1. DHB New Structures
Ian Powell wrote this week:
In the middle of a pandemic, the government is dismantling its structures (DHBs) responsible for ensuring the provision of hospital and community health services. Destabilising a system in a pandemic is madness. It is close to criminally insane to do this with little idea about what will replace it.
Despite how sound this comment, shared by many people who know what they are talking about, here’s what the unit charged with pulling apart our health system has written this week.
Kia ora koutou
During this time, with the highly infectious Delta strain of COVID-19 in the community, it’s important that we acknowledge our outstanding health workforce, the vast majority of whom are at the forefront of our response. The countless hours they’ve put in, and huge collective effort to keep our community tested, vaccinated and safe is incredible, and greatly appreciated.
We are very aware that our health system is currently under significant pressure. With this in mind, our first consideration in the Transition Unit, is to ensure that we don’t further impact people in the health sector, especially those directly responding to the COVID-19 response. At the same time, our work does need to continue if we are to realise the ambitions of this reform programme which has at its heart, a strengthened health system in the future.
The health reforms remain on track, and we are confident that we will meet key milestones that will ensure that the new health entities – Health New Zealand and the Māori Health Authority – will be in place from July 2022. However, and in light of the outbreak, we are reviewing our work programme to ensure that we continue with critical elements of the reform, such as progressing with legislation, and the establishment of the interim entities, and other areas of work, without having a direct impact on the sector.
We’ve made great progress since Minister Little announced the health reforms in April this year – and like you, I am committed to maintaining that momentum and delivering on the reform ambitions. I look forward to providing you with further updates in the coming weeks. In the meantime, look after yourselves and stay safe.
Director – Health Transition Unit (TU)
News in brief:
- Board appointments: The Transition Unit is working with the Minister of Health’s Office to finalise the process around appointment and announcement timings for the interim Boards of Health New Zealand and the Māori Health Authority. The Minister expects to make an announcement about Board appointments in September.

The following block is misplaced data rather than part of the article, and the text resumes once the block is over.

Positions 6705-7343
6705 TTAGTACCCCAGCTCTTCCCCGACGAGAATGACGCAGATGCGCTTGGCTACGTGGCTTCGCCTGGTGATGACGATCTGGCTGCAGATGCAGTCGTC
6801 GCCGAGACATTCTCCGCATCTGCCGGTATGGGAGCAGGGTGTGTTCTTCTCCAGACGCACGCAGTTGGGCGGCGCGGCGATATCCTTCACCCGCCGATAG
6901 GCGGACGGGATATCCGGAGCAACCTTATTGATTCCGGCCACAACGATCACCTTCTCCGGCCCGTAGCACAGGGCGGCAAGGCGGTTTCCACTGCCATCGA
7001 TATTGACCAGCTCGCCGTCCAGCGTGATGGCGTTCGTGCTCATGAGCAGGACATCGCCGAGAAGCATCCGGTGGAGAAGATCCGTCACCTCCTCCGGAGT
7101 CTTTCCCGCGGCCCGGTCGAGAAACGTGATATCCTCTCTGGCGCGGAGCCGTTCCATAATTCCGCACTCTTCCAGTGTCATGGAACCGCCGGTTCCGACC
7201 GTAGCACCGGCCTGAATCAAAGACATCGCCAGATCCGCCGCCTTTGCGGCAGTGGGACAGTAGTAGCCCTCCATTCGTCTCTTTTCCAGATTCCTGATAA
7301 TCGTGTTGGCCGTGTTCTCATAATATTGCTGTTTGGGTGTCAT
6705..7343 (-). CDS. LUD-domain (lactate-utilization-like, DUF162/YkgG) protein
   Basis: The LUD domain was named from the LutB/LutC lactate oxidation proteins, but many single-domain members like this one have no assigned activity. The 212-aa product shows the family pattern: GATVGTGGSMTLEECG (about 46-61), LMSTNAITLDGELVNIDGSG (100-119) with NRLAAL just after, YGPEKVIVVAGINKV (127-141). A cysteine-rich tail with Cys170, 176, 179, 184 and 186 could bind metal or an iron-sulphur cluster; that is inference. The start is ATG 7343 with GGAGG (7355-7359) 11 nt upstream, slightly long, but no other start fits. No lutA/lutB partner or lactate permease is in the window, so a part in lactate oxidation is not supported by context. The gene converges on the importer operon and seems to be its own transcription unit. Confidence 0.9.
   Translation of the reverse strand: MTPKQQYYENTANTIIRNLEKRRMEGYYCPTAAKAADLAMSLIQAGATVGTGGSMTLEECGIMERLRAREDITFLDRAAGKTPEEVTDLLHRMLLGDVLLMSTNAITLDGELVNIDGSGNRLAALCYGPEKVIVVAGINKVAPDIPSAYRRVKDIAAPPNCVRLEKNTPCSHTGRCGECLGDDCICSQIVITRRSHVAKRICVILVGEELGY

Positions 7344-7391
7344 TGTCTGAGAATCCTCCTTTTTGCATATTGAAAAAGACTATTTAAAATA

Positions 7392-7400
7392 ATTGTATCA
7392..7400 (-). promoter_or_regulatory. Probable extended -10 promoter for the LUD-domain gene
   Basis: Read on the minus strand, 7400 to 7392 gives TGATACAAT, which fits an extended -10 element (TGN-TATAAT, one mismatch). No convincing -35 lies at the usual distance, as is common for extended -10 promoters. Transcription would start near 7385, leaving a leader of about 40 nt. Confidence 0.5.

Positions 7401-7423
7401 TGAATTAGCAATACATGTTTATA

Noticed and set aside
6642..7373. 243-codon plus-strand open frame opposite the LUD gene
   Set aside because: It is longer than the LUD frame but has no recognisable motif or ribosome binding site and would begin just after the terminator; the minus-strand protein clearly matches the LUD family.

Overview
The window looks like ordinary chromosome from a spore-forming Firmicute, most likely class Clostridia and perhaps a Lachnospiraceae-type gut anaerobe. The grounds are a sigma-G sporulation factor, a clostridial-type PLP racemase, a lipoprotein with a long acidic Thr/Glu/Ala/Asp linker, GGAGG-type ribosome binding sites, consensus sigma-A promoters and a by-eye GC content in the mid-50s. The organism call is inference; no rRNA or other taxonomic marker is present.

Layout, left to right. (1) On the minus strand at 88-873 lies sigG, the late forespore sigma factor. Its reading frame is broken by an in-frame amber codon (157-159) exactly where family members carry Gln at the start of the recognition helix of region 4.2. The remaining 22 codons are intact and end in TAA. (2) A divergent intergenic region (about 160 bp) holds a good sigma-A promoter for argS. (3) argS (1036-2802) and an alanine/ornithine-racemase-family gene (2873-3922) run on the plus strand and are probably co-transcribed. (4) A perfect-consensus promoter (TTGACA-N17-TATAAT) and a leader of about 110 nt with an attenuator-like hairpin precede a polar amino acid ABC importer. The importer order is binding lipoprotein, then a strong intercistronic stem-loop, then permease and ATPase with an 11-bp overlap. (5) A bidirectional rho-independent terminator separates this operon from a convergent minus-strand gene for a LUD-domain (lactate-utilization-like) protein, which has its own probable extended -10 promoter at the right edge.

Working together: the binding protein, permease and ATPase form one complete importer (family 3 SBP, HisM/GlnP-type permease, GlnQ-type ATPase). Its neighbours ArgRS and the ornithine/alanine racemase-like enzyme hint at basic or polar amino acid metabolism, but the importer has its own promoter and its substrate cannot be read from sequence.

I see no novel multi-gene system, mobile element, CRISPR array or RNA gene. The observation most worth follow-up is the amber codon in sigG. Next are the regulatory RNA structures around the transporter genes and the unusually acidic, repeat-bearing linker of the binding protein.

- Public Health news: The Ministry of Health announced in early August the appointment of Simon Everitt as Director, Public Health Agency Establishment. Simon’s focus will be on setting up the interim Public Health Agency within the Ministry of Health. The interim Agency will be established in September 2021 and will be the first component of the new Ministry to be designed as part of the wider health reforms.
- CE recruitment update: The Transition Unit has appointed Mana Recruitment and the Hardy Group to begin the search for interim chief executives for the Māori Health Authority and Health New Zealand. Advertising for these roles is likely to appear in the market during September.
2. CDHB Finances
The CDHB Board (the largest organisation in the South Island) budget for the next financial year (which commenced on 1 July) has not yet been approved. When I had a dig, I found:
- The budget is still being negotiated with the Ministry of Health and the shareholding Ministers (Health & Finance).
- I am informed that the Chair is determined that there will an agreement this time. I trust he does not lock into place a funding agreement which dismisses the fact that Canterbury has the lowest level of health funding per capita, despite dealing with the largest NZ disasters / floods / fires / terror attacks / building programs as well as having the 6th largest Maori population in NZ.
If John Hansen supports a low level of funding for our district this will be his legacy, aside from destroying a high performing executive. Let us never forget his comments to the select committee earlier in the year:
“In actual fact there might be savings because we brought in acting chief executives with the experience we felt were needed … but the other roles were filled by the people … who have stepped up. So, I don’t think there will be a financial impact.”
Well, the “experience” his Board, and the MOH, have injected into the CDHB have produced buggar all so far. The financial impact has been to affirm what the executive he led to remove were correct.
It is very sad, that Board members have been muzzled by the State Services Commission and cannot comment publicly about any Board matters. This is not democracy. It’s centralised dictatorship.
I trust that this budget, if signed off, wasn’t because the current Board did not stand up and be counted for a major funding in-equity.